fourth evolution of the Pitchfork Music Festival wafted over Chicago
like a Seattle rain cloud circa 1992. And what a way to start: hometown
fusion heroes, Tortoise, followed by the supreme thrash and fuzz of Yo La Tengo, another hometown reincarnation, the Jesus Lizard, and
lastly, bearded shredders, Built to Spill.
Spaced out by toe-taps and side-stage smoke breaks, Tortoise were
trademark blasé, on a night themed around fans’ creation of set-lists. Dubbed “Write the Night,” Pitchfork polled ticket-holders for their
favorite tunes, handing over picks to the bands proper. Though on more
than one occasion bands took liberties with their own faves, notably Yo
La Tengo’s stabby organ nod to Chicago Cubs Hall of Famer Ron Santos.
Likewise for the Jesus Lizard. If you don’t know the story,
their appearance at Pitchfork marks a string of dates with the original
formation of the band, as years past have seen falling outs and a
hiatus or two. So by the time David Yow hit the microphone, a man known for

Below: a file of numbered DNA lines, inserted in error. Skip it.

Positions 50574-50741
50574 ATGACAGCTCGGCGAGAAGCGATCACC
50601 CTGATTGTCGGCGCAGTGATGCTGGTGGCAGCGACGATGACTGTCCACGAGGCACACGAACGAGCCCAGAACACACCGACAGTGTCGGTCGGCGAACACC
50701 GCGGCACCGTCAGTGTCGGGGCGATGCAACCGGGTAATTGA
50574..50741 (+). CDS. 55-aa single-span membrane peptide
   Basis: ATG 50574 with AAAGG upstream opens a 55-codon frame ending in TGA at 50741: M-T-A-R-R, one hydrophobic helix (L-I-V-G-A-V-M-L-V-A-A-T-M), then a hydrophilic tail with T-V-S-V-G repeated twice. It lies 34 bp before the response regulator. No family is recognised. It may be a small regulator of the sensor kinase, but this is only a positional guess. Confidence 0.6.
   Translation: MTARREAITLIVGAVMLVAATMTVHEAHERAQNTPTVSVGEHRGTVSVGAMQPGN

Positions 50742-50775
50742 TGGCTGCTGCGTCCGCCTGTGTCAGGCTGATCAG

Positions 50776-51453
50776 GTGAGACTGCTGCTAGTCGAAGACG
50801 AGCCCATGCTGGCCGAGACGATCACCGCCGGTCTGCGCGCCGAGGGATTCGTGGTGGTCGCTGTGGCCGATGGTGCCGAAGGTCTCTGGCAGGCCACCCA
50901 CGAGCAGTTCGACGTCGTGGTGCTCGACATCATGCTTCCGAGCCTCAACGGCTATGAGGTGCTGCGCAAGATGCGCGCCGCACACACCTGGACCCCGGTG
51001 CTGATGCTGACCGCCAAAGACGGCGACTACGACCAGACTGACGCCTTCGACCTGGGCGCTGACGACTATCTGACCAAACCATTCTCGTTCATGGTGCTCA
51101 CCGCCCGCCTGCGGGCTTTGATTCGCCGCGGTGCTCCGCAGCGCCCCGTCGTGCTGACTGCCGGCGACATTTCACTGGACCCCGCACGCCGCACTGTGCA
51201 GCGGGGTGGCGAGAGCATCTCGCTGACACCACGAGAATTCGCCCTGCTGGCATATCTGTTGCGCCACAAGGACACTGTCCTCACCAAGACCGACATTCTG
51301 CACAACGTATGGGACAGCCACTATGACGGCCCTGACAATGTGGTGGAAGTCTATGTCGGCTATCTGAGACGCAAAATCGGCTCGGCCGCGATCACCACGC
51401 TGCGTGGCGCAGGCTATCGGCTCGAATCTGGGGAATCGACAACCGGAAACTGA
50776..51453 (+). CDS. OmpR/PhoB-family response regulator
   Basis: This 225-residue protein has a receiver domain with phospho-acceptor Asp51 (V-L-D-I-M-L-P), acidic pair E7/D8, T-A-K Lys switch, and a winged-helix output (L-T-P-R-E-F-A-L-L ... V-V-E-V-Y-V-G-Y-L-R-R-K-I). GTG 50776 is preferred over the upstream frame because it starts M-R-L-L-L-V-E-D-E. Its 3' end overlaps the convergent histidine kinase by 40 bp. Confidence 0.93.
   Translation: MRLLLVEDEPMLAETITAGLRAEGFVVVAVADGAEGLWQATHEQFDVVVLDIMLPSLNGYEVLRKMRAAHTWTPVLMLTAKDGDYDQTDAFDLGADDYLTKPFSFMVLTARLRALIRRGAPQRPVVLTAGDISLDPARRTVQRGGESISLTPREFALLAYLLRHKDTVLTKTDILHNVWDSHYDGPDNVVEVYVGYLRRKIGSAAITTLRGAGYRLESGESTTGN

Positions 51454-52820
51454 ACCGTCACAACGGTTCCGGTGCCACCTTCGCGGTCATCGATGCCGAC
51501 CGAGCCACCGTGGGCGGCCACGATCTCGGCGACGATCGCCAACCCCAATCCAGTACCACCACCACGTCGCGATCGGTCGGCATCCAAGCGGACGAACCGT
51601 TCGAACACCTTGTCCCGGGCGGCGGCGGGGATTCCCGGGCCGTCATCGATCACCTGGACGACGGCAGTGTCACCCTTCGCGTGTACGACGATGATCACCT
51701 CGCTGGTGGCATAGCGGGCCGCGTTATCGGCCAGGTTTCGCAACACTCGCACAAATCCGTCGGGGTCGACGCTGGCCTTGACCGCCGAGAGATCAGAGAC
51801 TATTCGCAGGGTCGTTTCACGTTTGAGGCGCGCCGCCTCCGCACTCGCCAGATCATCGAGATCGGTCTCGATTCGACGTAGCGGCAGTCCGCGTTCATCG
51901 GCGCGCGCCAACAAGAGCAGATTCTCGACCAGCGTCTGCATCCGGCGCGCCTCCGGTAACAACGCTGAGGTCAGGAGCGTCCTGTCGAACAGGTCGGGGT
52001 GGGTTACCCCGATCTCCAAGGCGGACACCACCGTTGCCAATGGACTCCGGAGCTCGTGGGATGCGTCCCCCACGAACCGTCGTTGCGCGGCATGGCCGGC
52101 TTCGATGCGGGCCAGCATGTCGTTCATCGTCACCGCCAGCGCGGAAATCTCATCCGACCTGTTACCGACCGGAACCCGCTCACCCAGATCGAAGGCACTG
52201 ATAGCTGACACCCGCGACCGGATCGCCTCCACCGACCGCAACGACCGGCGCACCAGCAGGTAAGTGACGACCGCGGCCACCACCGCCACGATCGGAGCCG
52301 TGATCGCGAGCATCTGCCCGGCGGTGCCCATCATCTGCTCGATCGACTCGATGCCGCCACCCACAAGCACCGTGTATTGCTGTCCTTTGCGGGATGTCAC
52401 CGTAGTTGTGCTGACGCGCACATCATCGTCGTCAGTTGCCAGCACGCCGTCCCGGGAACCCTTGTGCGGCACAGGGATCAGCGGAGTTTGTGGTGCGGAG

wrapping his genitalia around instruments, the punk energy hit reckless
levels. Bodies were thrown. Never mind set-lists, Yow instead
encouraging the crowd to demand their money back at the gate before
launching into a blur of one-word-isms from everything from Liar to
By the time Built to Spill brought it home, “Write the Night” was really just a passing phrase, especially since Doug Martsch
could be seen pre-performance scribbling out, from thin air, tunes for
his closing set. Even so, hit after hit mostly pulled from the band’s Perfect From Now On and Keep It Like A Secret,
saw a sea of plaid hoist intense air guitar sessions in support, all
coming to a frothy, squalling head in the rhetorical fusion of classic
rock past in “You Were Right,” that resonated deep within sets of
generation Xers present.